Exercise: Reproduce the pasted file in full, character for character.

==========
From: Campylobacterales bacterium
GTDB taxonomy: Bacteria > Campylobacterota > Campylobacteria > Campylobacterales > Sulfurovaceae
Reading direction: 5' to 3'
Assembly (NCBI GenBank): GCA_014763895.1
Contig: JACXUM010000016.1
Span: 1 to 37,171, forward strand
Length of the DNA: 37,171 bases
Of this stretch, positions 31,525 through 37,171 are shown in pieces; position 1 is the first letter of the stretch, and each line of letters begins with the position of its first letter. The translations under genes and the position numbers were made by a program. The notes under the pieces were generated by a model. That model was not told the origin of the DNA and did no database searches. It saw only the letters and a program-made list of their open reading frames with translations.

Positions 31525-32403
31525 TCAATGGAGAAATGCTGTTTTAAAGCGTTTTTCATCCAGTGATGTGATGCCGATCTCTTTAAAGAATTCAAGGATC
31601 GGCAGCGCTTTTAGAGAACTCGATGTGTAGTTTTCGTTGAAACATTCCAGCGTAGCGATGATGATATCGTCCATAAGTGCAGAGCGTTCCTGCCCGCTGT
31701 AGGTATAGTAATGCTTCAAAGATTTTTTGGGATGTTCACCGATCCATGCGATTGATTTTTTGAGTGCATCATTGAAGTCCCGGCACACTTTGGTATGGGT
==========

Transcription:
From: Campylobacterales bacterium
GTDB taxonomy: Bacteria > Campylobacterota > Campylobacteria > Campylobacterales > Sulfurovaceae
Reading direction: 5' to 3'
Assembly (NCBI GenBank): GCA_014763895.1
Contig: JACXUM010000016.1
Span: 1 to 37,171, forward strand
Length of the DNA: 37,171 bases
Of this stretch, positions 31,525 through 37,171 are shown in pieces; position 1 is the first letter of the stretch, and each line of letters begins with the position of its first letter. The translations under genes and the position numbers were made by a program. The notes under the pieces were generated by a model. That model was not told the origin of the DNA and did no database searches. It saw only the letters and a program-made list of their open reading frames with translations.

Positions 31525-32403
31525 TCAATGGAGAAATGCTGTTTTAAAGCGTTTTTCATCCAGTGATGTGATGCCGATCTCTTTAAAGAATTCAAGGATC
31601 GGCAGCGCTTTTAGAGAACTCGATGTGTAGTTTTCGTTGAAACATTCCAGCGTAGCGATGATGATATCGTCCATAAGTGCAGAGCGTTCCTGCCCGCTGT
31701 AGGTATAGTAATGCTTCAAAGATTTTTTGGGATGTTCACCGATCCATGCGATTGATTTTTTGAGTGCATCATTGAAGTCCCGGCACACTTTGGTATGGGT